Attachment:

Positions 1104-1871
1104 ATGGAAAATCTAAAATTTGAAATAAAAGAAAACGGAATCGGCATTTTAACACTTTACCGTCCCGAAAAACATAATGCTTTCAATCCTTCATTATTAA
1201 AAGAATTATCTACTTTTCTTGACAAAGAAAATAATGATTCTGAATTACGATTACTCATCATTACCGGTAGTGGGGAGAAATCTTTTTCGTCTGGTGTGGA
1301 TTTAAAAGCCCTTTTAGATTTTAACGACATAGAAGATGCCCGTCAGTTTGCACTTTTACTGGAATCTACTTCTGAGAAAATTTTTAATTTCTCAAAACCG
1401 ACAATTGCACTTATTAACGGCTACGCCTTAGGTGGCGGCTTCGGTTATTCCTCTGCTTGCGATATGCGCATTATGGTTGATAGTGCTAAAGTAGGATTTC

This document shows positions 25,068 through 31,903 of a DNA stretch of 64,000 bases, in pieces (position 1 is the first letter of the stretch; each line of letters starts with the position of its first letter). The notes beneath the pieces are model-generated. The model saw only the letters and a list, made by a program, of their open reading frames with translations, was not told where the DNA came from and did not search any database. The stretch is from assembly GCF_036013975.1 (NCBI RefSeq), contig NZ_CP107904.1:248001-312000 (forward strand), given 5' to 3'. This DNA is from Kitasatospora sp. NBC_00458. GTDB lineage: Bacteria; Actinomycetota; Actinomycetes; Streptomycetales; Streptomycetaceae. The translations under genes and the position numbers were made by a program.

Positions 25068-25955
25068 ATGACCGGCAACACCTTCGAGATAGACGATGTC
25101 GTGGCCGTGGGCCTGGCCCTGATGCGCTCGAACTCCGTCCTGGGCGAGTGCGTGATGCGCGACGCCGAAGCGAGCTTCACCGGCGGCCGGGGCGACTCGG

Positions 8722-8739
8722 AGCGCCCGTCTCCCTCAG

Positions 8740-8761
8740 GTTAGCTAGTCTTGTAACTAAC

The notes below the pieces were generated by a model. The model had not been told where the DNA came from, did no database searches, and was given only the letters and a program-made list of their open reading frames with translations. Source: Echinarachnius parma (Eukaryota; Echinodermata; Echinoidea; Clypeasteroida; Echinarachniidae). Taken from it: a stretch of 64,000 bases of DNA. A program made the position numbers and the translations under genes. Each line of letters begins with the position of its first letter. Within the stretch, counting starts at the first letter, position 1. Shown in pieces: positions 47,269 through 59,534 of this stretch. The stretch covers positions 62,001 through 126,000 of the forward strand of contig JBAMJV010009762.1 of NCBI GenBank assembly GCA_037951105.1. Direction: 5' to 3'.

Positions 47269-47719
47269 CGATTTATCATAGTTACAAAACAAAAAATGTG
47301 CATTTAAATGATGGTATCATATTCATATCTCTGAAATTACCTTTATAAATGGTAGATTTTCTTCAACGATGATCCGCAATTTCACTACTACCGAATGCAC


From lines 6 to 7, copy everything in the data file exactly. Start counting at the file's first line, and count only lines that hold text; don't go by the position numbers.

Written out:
This document shows positions 25,068 through 31,903 of a DNA stretch of 64,000 bases, in pieces (position 1 is the first letter of the stretch; each line of letters starts with the position of its first letter). The notes beneath the pieces are model-generated. The model saw only the letters and a list, made by a program, of their open reading frames with translations, was not told where the DNA came from and did not search any database. The stretch is from assembly GCF_036013975.1 (NCBI RefSeq), contig NZ_CP107904.1:248001-312000 (forward strand), given 5' to 3'. This DNA is from Kitasatospora sp. NBC_00458. GTDB lineage: Bacteria; Actinomycetota; Actinomycetes; Streptomycetales; Streptomycetaceae. The translations under genes and the position numbers were made by a program.

Positions 25068-25955